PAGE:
Tax breaks to the tune of $1 billion top Minnesota Senate GOP plan
Democrats were quick to shut down the ideas, saying the surplus should instead fund boosts for education, roads and health care.
ST. PAUL — Minnesota Senate Republicans on Thursday, Feb. 20, introduced an outline of their tax plan, which included an exemption on social security income from state taxes and a decrease to the state's lowest income tax rate.
While details about the plan were scarce, GOP leaders said they hoped to spend $1 billion of a forecast budget surplus to cover the cost of the social security exemption and bring down the tax rate on those who make $26,520 or less from the current 5.35% income tax rate to 4.9%.
The senators also said they would seek to expand the number of earners eligible for the K-12 education tax credit, close a tax loophole hitting farmers and businesses, reform school equalization aid, redirect funding to affordable housing and reform rules for charitable gaming.
“This is about relief for everybody, we have $1.3 billion. And as the logo shows, we’re going to give the billion back,” Sen. Roger Chamberlain, R-Lino Lakes, said. Chamberlain chairs the Senate tax committee. “If you’re paying taxes, low income to high income, you’re getting relief."
Republican leaders acknowledged that some of their proposals will be a stretch in the divided Statehouse, but they said they wanted to put the options on the table as discussions about how to spend the state's $1.3 billion surplus.
Senate Majority Leader Paul Gazelka, R-Nisswa, said Republicans would reduce spending in future state budgets to adjust to cover the lower income tax receipts. And Republicans said the boost to the economy from the breaks would spur economic growth for the state.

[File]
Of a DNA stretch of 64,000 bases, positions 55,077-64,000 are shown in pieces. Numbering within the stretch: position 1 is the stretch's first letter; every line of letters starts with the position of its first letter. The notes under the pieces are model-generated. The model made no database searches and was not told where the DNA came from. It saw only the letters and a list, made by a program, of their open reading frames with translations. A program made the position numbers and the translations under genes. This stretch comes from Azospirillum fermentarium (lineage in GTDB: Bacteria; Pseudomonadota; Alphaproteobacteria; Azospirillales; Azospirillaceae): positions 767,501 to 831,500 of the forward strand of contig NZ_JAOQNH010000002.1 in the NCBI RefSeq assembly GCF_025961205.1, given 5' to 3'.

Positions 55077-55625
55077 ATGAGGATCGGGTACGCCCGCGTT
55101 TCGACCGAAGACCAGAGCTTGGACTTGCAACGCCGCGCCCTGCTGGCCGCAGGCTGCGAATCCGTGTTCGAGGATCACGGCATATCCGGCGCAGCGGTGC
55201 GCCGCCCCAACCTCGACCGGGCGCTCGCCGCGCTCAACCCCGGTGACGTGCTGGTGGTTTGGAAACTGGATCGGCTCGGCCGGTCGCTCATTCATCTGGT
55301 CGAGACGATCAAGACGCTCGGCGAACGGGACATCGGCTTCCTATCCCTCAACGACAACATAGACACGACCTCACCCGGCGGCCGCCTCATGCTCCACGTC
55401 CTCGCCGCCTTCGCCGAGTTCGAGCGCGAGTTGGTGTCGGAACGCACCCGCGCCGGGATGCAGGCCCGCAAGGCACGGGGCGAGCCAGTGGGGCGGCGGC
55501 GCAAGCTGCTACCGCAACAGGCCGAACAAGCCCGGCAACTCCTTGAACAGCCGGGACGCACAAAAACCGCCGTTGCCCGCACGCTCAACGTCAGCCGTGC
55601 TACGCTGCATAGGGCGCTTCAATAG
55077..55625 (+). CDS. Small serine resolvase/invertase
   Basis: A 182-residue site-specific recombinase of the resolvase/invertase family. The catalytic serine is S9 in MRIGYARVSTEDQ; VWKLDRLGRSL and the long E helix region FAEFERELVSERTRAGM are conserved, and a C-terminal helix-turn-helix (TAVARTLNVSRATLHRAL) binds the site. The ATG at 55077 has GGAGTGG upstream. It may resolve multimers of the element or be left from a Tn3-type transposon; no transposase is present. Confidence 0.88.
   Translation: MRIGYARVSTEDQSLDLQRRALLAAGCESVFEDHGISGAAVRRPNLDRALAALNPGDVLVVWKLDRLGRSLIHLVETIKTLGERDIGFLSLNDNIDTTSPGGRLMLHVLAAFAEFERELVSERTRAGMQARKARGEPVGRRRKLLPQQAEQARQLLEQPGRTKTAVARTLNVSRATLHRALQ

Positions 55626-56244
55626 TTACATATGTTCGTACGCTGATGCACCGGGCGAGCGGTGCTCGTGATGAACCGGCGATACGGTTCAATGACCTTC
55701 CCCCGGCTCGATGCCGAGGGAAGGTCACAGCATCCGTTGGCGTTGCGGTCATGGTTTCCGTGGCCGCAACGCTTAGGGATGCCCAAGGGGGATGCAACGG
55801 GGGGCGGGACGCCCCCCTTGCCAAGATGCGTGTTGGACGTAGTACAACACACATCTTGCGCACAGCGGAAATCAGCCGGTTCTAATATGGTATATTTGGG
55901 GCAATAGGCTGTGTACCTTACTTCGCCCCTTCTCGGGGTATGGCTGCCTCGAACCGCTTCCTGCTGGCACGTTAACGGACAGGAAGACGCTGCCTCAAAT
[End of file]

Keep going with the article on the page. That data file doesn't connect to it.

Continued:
The GOP plan was met with quick opposition from Democrats who pointed to the hole the plan could put in the state's ongoing spending plans.
“The plan released by the Senate Republicans today is just reckless," Senator Ann Rest, D-New Hope, who serves as DFL lead on the Senate Tax Committee, said in a news release. "The proposed tax spending costs the state more than a billion dollars. We haven’t even seen the budget forecast to know if this money is available. This is just a wish list."
An update on the state's revenues next week could help propel surplus spending plans or force lawmakers to pump the brakes on what the Legislature can offer up.
House Democrats have said they want to spend $500 million of the funds boosting early childhood education scholarships and child care assistance program appropriations and reimbursement rates. Gov. Tim Walz says he supports funding for child care but would also like to pad the state's rainy day fund ahead of a potential economic downturn. Walz has said he opposes the tax exemption for social security income.
Absent from the GOP plan was an effort to provide scholarships for parents who want to send their children to private or parochial schools, a top priority for Senate Republicans. They said they'd carry that effort separately.
“We just have no support from the governor,” Gazelka said.